And girl, your blog stands out to me. 😘

    Liked by 1 person

  5. Yeah, the ‘6 months / 500 followers’ thing didn’t apply for me either. I think it’s easier being in Australia though because less people, haha. My review requests are currently closed because I just have too many books and I don’t think it’s fair for me to make people wait, but when I did have them open I was happy to read self-published/indie books. I really enjoyed the few that I had!!

    Netgalley is a blessing and curse. I feel like it’s a lot easier to get ARCs there especially because being in Australia we don’t have as big a selection, but it’s easy to get carried away and fall behind, haha.

    You could maybe donate the ARCs to a library if they’d take them? Or the free libraries would be a good idea too!! I think as long as they’re not being sold you can do whatever with them, haha. Otherwise I’d definitely check the #booksfortrade hashtag on Twitter!!

    Liked by 2 people

    1. I think Canada is like that too, with the whole less people thing. I mean there’s quite a few of us, but not compared to America. That’s totally fair – no sense in giving false expectations to people looking for reviews.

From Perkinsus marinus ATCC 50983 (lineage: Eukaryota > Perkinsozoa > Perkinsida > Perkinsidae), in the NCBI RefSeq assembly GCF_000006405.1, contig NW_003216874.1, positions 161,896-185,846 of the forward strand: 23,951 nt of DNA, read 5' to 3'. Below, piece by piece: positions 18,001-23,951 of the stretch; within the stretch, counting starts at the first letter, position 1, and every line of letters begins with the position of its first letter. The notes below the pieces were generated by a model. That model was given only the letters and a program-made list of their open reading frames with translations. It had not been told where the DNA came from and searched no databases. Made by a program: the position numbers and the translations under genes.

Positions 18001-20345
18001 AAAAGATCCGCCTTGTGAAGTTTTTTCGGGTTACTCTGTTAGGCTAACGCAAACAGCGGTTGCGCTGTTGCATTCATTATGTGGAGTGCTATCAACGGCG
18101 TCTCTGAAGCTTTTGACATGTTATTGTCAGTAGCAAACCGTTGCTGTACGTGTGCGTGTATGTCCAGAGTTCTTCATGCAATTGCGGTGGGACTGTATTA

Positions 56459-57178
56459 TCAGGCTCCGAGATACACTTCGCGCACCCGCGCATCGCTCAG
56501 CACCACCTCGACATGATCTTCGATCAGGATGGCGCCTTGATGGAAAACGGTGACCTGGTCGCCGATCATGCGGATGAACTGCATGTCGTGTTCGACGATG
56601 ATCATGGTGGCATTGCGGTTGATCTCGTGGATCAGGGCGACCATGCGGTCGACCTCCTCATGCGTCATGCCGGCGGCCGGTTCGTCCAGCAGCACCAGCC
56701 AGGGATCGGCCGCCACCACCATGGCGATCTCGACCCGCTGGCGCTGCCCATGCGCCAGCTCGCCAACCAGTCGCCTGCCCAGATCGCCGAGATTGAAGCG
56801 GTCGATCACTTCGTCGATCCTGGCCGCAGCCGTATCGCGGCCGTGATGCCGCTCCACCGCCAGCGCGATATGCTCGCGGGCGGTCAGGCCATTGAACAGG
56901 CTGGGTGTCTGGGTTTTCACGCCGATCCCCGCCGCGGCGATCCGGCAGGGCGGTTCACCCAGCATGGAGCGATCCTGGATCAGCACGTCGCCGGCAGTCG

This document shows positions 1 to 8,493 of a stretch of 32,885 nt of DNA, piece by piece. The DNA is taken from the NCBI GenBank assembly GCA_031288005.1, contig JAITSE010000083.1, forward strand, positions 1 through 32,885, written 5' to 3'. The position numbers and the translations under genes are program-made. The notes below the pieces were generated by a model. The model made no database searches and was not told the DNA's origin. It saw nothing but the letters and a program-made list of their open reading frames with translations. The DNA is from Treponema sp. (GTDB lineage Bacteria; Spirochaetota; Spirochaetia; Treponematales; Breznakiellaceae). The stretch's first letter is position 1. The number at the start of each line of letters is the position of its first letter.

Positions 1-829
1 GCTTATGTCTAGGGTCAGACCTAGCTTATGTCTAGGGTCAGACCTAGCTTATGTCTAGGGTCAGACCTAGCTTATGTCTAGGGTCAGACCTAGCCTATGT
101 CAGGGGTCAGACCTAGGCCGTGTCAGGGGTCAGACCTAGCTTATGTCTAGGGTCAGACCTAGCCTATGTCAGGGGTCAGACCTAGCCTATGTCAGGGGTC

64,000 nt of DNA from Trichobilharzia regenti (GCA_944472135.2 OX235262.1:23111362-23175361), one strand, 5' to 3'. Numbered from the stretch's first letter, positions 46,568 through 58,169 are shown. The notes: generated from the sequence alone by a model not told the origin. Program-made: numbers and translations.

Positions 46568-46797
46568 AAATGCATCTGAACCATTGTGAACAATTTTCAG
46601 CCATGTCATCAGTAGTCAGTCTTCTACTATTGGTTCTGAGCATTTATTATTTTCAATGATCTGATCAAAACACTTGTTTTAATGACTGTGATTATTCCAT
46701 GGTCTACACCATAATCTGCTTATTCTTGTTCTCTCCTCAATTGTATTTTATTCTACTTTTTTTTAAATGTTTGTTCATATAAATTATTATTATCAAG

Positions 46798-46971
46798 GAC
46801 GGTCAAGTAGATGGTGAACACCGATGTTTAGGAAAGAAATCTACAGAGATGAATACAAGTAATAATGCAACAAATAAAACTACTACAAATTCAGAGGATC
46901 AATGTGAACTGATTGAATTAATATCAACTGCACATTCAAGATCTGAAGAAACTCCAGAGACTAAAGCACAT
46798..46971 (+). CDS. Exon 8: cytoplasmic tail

The getting carried away is the thing I’m always most concerned with when it comes to Netgalley. I can manage books if I control each one, but how do you resist when you can just click??

      For some strange reason, the libraries in our city won’t accept book donations. But the little libraries do, so that’s an idea. The booksfortrade is something I’ve looked into, but postage is so dang expensive.


  6. I can really say the same thing here. ARCs don’t come after the 100 follower mark. I literally got my first one three weeks into blogging and I dunno.. maybe 20 followers? I had some authors who send me more than one book if they liked my first review and they never asked about follower count. etc. I do use Netgalley and sometimes I feel like the publishers pick you bc you have over 80% review rate. I sometimes had over 90% and got declined for every request I made. AND you can get rid of the books you don’t want anymore by using the hastag #booksfortrade on Twitter 😉

    Liked by 1 person

    1. Yeah, the more I hear the more it seems that the 500 follower/6 months thing isn’t so much of a thing. Especially when it comes to dealing with authors over publishers. That doesn’t really make sense for the Netgally thing? Who knows haha. That’s true! I have seen that, but postage to mail from here is so expensive that I’m hesitant to go that route.

      Liked by 1 person

      1. I guess you could only search for people in Canada ( do I remember right)? And if they send you a book, too you wouldn’t ‘lose’ any money? You could always donate them to a local livrary if nothing else 😉

        Liked by 1 person